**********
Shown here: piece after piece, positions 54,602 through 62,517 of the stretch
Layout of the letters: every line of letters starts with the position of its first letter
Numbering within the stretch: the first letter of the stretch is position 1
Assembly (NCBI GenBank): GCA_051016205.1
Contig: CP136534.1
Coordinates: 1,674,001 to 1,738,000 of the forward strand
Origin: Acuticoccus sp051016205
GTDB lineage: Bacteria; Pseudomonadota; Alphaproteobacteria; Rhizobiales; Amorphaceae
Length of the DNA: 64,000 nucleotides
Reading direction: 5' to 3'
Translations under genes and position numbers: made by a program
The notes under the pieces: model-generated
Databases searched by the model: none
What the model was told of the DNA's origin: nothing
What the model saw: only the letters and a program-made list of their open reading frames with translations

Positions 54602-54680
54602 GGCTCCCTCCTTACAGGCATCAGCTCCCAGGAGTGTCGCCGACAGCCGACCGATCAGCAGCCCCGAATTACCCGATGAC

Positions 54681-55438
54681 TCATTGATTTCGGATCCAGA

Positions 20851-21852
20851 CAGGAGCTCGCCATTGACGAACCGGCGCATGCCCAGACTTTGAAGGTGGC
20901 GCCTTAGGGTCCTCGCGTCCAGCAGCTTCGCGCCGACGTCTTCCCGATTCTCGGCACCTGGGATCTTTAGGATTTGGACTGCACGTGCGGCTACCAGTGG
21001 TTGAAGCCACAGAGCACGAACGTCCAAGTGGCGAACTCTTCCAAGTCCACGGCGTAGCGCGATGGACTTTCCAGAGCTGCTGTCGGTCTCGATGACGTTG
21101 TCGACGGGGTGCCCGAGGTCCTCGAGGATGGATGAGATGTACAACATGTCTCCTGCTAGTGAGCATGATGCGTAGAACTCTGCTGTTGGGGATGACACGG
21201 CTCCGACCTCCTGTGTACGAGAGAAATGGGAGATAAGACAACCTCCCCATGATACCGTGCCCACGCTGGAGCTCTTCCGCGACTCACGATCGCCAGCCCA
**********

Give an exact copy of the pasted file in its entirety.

Shown here: piece after piece, positions 54,602 through 62,517 of the stretch
Layout of the letters: every line of letters starts with the position of its first letter
Numbering within the stretch: the first letter of the stretch is position 1
Assembly (NCBI GenBank): GCA_051016205.1
Contig: CP136534.1
Coordinates: 1,674,001 to 1,738,000 of the forward strand
Origin: Acuticoccus sp051016205
GTDB lineage: Bacteria; Pseudomonadota; Alphaproteobacteria; Rhizobiales; Amorphaceae
Length of the DNA: 64,000 nucleotides
Reading direction: 5' to 3'
Translations under genes and position numbers: made by a program
The notes under the pieces: model-generated
Databases searched by the model: none
What the model was told of the DNA's origin: nothing
What the model saw: only the letters and a program-made list of their open reading frames with translations

Positions 54602-54680
54602 GGCTCCCTCCTTACAGGCATCAGCTCCCAGGAGTGTCGCCGACAGCCGACCGATCAGCAGCCCCGAATTACCCGATGAC

Positions 54681-55438
54681 TCATTGATTTCGGATCCAGA

Positions 20851-21852
20851 CAGGAGCTCGCCATTGACGAACCGGCGCATGCCCAGACTTTGAAGGTGGC
20901 GCCTTAGGGTCCTCGCGTCCAGCAGCTTCGCGCCGACGTCTTCCCGATTCTCGGCACCTGGGATCTTTAGGATTTGGACTGCACGTGCGGCTACCAGTGG
21001 TTGAAGCCACAGAGCACGAACGTCCAAGTGGCGAACTCTTCCAAGTCCACGGCGTAGCGCGATGGACTTTCCAGAGCTGCTGTCGGTCTCGATGACGTTG
21101 TCGACGGGGTGCCCGAGGTCCTCGAGGATGGATGAGATGTACAACATGTCTCCTGCTAGTGAGCATGATGCGTAGAACTCTGCTGTTGGGGATGACACGG
21201 CTCCGACCTCCTGTGTACGAGAGAAATGGGAGATAAGACAACCTCCCCATGATACCGTGCCCACGCTGGAGCTCTTCCGCGACTCACGATCGCCAGCCCA